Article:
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"From chaos to balance:" Panama City filmmakers highlight Bay County Jail rehabilitation

'Long Walk from Darkness' explores personal rehab class for inmates

Tony Simmons
The News Herald

PANAMA CITY — A documentary filmed inside the Bay County Jail will have its online premiere next weekend.

"A Long Walk from Darkness," focusing on a rehabilitation program at the jail, was produced by local filmmakers Brian Hilario and Justin Butler, the partners behind Red Lightswitch. Hilario said, as the primary director, the interaction with the inmates had a deep emotional impact on him.

"Long Walk from Darkness" takes a look at a rehabilitation program at the Bay County Jail. It will premiere online Feb. 26.

"The lines of art and reality blurred tremendously and it was impossible not to become emotionally invested in the success of these men. It made every success and every failure really hit me hard," Hilario said. "In the end, I was very proud of what we were able to do. I am also very honored to have been able to document this incredible moment in some of these men’s lives where they truly decided they wanted to change."

The project grew out of a chance conversation between Hilario and an acquaintance, Dr. Ed Naggiar, as they bumped into each other in a lunch line.

"He expressed that he wanted to make a documentary on the eight-week 'Resilience' program but did not have the resources," Hilario said. "We took it upon ourselves to try and tell the story of this ... journey from chaos to balance."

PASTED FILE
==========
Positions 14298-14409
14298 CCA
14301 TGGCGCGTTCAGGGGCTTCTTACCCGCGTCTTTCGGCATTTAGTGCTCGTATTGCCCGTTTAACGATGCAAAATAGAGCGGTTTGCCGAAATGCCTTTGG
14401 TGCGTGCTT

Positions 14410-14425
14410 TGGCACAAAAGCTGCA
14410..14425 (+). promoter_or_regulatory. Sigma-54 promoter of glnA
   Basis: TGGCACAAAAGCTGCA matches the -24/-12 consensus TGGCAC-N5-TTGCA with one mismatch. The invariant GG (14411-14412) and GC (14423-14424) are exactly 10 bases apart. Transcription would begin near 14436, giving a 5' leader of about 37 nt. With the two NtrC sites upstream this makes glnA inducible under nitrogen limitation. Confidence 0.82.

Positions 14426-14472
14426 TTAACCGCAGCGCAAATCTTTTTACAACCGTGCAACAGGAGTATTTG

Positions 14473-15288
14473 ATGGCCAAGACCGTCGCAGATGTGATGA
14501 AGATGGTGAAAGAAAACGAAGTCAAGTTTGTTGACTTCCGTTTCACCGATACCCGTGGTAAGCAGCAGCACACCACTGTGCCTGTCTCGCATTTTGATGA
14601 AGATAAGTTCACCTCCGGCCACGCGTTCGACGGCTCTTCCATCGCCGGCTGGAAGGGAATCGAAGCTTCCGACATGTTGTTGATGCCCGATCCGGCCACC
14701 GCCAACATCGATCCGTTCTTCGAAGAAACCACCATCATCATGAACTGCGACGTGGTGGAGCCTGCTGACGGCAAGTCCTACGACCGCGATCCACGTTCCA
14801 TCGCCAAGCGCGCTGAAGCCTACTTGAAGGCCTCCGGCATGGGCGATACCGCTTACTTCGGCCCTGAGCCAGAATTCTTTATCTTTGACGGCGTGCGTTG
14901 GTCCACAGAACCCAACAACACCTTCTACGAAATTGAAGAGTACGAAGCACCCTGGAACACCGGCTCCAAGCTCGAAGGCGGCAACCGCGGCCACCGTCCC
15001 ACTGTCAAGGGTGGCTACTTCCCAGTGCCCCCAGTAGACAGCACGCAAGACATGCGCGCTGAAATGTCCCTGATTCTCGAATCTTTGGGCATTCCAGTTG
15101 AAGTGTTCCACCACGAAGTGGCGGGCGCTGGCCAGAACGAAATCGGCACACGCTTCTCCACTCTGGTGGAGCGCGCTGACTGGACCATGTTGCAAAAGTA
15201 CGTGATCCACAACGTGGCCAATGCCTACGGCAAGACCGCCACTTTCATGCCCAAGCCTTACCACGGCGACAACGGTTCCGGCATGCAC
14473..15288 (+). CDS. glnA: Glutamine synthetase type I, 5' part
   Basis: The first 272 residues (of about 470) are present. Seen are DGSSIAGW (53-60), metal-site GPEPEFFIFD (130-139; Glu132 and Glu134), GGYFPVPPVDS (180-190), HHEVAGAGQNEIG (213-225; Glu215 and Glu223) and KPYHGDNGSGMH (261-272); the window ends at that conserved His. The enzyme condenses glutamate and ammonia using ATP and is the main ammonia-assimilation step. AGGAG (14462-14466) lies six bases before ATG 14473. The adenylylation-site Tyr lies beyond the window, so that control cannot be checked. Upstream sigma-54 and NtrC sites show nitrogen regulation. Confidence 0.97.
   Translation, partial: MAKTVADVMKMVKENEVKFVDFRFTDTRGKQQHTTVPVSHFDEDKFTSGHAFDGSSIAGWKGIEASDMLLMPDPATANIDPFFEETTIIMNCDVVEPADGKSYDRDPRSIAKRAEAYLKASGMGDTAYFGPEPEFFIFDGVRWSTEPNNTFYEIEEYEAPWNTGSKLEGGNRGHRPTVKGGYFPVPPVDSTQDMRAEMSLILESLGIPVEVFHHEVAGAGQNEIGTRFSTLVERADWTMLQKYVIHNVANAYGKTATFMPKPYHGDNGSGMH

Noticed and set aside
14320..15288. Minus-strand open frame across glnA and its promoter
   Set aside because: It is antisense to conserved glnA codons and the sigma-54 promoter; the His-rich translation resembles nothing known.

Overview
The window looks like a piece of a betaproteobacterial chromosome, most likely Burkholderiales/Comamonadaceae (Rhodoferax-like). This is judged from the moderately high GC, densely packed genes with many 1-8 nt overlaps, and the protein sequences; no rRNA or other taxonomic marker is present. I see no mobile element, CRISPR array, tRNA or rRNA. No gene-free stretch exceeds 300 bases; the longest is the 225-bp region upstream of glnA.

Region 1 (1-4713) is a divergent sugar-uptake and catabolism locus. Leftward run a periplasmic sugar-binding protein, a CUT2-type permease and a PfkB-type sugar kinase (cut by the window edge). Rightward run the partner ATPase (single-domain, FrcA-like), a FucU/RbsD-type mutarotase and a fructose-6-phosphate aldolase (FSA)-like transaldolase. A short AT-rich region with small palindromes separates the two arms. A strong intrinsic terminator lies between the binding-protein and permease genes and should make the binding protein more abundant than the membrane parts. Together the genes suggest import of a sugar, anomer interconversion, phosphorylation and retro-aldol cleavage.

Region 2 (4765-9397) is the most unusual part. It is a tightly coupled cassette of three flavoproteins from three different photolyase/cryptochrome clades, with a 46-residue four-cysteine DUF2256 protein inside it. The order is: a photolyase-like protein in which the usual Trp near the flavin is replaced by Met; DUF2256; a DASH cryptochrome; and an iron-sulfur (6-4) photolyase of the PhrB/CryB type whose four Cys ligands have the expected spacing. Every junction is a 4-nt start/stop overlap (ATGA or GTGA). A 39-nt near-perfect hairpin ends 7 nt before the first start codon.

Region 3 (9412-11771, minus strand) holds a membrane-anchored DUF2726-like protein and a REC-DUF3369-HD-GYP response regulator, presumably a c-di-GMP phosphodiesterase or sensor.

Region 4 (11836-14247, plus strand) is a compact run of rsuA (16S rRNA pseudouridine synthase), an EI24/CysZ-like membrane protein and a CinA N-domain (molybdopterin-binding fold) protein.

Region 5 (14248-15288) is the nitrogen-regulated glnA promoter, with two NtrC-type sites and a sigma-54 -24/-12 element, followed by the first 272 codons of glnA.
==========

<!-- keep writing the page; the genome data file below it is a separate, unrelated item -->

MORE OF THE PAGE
More( Jan. 2020):Bay County Jail at the finish line for repairs

With few resources themselves, Hilario and Butler first met with the sheriff and warden, then sat through a class already in progress, "so we would have an idea of what we were getting ourselves into," Hilario said. They grabbed a single camera and two crew members and followed 15 inmates as they navigated the ups and downs of a program meant to harden their personal resolve.

Members of Resilience Program Class 004 are shown working together in a scene from 'Long Walk from Darkness' by Red Lightswitch.

"Through an eight-week course of classwork and physical training, the program teaches the inmates the skills necessary to show strength and humility when faced with the chaos of life both behind bars and upon release," Hilario said.

Designed by Naggiar, the "Resilience" Program pushed the inmates both physically and emotionally while providing them with classroom training and resources to understand the psychological forces shaping their lives.

"We decided to shoot in a claustrophobic style, to replicate the closed-in feeling of addiction and incarceration," Hilario said. "Everyone, from the inmates to the crew members, underwent a change through the intimate and intense experience of following this program."

Over the next two years, the team worked closely with the Bay County Sheriff's Office and Naggiar (a retired U.S. Navy Seal) to produce "Long Walk from Darkness," which follows Class 004 as they attempt to apply these lessons and change their lives for the better.